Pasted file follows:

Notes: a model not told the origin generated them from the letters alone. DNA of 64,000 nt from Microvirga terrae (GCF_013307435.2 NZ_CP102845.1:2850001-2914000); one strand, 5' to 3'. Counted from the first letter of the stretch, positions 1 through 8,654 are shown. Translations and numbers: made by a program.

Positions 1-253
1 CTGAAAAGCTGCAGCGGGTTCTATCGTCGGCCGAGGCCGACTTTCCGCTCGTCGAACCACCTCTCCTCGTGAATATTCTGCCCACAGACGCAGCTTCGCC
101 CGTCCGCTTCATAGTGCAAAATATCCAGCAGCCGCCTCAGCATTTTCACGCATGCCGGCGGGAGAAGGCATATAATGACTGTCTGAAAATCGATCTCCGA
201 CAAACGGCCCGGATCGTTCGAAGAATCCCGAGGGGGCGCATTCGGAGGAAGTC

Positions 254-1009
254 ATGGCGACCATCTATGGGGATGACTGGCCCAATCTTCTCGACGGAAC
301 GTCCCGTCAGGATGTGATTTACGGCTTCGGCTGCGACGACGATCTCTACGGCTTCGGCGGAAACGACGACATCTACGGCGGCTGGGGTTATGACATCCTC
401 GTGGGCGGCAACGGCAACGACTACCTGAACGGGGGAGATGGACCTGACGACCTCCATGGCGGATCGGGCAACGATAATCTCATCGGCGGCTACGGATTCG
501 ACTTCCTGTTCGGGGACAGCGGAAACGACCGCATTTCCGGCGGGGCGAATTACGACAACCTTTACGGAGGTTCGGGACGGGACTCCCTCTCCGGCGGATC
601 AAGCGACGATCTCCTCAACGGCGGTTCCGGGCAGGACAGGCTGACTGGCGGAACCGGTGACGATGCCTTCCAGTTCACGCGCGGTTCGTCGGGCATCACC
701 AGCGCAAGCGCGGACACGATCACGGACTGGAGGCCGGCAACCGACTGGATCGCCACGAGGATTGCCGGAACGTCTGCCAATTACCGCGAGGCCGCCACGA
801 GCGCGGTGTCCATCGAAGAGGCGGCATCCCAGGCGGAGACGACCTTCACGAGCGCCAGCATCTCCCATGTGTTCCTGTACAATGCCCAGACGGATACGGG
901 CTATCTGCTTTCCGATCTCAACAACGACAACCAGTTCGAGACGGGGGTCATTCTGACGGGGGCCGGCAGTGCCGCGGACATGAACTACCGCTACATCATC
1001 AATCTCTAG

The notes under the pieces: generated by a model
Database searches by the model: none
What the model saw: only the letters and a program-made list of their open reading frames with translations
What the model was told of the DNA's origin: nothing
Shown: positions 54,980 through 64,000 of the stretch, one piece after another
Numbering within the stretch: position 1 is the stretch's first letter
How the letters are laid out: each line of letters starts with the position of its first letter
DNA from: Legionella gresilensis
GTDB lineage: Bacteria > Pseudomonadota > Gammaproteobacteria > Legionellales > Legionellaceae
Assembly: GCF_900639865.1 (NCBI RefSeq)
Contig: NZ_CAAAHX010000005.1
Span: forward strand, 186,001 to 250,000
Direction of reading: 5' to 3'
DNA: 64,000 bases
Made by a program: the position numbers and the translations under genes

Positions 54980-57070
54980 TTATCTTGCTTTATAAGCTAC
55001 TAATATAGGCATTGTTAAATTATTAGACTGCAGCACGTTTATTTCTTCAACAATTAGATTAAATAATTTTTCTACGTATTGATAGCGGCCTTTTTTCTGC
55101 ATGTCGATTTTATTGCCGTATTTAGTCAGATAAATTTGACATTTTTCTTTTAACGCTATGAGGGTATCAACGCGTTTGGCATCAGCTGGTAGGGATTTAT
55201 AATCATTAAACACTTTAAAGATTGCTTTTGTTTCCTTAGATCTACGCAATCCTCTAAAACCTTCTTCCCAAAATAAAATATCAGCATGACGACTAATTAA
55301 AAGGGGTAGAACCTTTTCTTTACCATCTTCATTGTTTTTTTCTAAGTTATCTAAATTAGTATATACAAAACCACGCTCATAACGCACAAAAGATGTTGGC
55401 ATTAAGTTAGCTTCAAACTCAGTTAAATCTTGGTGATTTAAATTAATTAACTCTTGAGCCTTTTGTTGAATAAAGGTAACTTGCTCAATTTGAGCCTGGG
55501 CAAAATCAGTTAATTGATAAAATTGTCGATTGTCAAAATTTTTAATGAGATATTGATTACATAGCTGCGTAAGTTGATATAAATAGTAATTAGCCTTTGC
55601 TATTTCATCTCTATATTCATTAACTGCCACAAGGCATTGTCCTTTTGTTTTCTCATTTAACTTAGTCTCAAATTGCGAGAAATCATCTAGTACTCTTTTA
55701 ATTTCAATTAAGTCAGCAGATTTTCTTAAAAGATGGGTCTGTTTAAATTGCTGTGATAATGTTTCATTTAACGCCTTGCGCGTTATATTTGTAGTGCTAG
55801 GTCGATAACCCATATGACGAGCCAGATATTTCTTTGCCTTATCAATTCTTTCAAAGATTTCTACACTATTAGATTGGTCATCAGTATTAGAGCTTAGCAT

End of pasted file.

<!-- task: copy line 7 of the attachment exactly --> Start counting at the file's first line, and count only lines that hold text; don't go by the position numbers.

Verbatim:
254 ATGGCGACCATCTATGGGGATGACTGGCCCAATCTTCTCGACGGAAC